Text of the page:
The Eurozone summit: a fissure in the UK’s relationship with the EU


No-one can have expected the fissure in the UK’s relationship with the EU to come so soon, but the stormy discussions at the European Council in Brussels last night confirm a parting of ways that has probably been inevitable. The exact consequences of what happened – when it comes to the UK’s relationship with the EU, and indeed how the whole EU functions – are going to take some time to fully work out, but the serious nature of the situation is clear.

Angela Merkel and Nicolas Sarkozy came to the summit aiming to achieve a commitment to EU Treaty change for the 27 Member States. Cameron had his price for agreeing to that – a protocol he wanted annexed to the Treaty designed to protect the City of London [his justification for it has been leaked here]. Making such demands, on an issue at best tangential to the immediate need to strengthen the governance of the Eurozone, was understandably met with anger and derision.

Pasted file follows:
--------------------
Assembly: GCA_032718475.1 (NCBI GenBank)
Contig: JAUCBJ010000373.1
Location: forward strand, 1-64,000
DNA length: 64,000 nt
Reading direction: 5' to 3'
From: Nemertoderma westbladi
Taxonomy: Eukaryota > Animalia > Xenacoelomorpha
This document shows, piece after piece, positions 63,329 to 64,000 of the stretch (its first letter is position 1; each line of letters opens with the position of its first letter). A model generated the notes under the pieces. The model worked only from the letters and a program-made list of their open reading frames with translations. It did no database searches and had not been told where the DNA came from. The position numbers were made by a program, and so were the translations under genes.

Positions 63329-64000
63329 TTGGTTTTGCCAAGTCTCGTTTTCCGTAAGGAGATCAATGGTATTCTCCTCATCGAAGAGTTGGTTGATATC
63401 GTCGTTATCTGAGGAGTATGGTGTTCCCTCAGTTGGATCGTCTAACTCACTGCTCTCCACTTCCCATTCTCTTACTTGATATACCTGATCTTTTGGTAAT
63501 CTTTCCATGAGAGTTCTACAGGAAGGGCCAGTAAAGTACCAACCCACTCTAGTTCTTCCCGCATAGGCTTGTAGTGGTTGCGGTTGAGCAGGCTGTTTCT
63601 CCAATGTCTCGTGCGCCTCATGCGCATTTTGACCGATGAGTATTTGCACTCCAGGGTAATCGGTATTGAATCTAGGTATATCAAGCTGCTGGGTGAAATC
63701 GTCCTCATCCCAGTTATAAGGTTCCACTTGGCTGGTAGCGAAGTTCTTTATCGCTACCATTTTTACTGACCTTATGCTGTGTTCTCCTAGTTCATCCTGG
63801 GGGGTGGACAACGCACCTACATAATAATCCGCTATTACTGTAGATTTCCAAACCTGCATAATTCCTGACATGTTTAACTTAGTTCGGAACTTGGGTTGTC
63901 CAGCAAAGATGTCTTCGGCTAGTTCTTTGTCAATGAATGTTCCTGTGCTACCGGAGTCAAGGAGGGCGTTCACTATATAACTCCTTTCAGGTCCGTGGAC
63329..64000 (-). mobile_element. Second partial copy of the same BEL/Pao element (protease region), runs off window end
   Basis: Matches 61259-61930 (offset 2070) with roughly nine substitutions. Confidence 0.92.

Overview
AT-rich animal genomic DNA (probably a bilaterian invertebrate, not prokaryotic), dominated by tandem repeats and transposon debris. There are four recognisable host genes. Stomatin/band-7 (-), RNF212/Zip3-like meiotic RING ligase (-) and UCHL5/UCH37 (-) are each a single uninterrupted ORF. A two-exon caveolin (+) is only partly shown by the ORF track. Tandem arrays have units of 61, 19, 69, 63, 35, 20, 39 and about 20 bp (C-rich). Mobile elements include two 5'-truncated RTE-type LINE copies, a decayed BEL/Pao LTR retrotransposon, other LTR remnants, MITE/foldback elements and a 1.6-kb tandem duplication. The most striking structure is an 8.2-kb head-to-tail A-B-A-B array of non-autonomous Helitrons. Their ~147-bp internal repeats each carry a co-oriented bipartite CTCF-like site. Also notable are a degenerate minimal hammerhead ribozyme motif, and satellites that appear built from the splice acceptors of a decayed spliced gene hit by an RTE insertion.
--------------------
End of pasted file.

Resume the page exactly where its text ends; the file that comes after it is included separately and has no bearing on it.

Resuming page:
The solution instead agreed (and a danger that Cameron must have foreseen) is that the 17 Eurozone countries, plus 6 others (Poland, Latvia, Lithuania, Denmark, Romania, Bulgaria) will reach a new agreement amongst themselves to strengthen Eurozone governance. Two others (Sweden, Czech Republic) could join them, and only the UK and Hungary stand on the outside. Making all of this work is going to be a legal minefield and – importantly – this structure will exclude the EU institutions (Parliament, Commission) from decisions on the future of the Eurozone. It might all work, but it is going to be lacking legitimacy and efficiency.

Cameron – in short – has not achieved what he wished (there is no guarantee of no further legislation in future that will impact the City of London), and has forced an administrative solution that is going to set a multi-speed EU in stone. He has not even managed to achieve any repatriation of powers – so demanded by his party – but has also lost solidarity and negotiating capital with his fellow leaders. That is a spectacularly bad result, whichever way you look at it.

Cameron may have shown he has a bit of backbone to his party, but to everyone else across the EU he looks tactically inept, weak and irresponsible.

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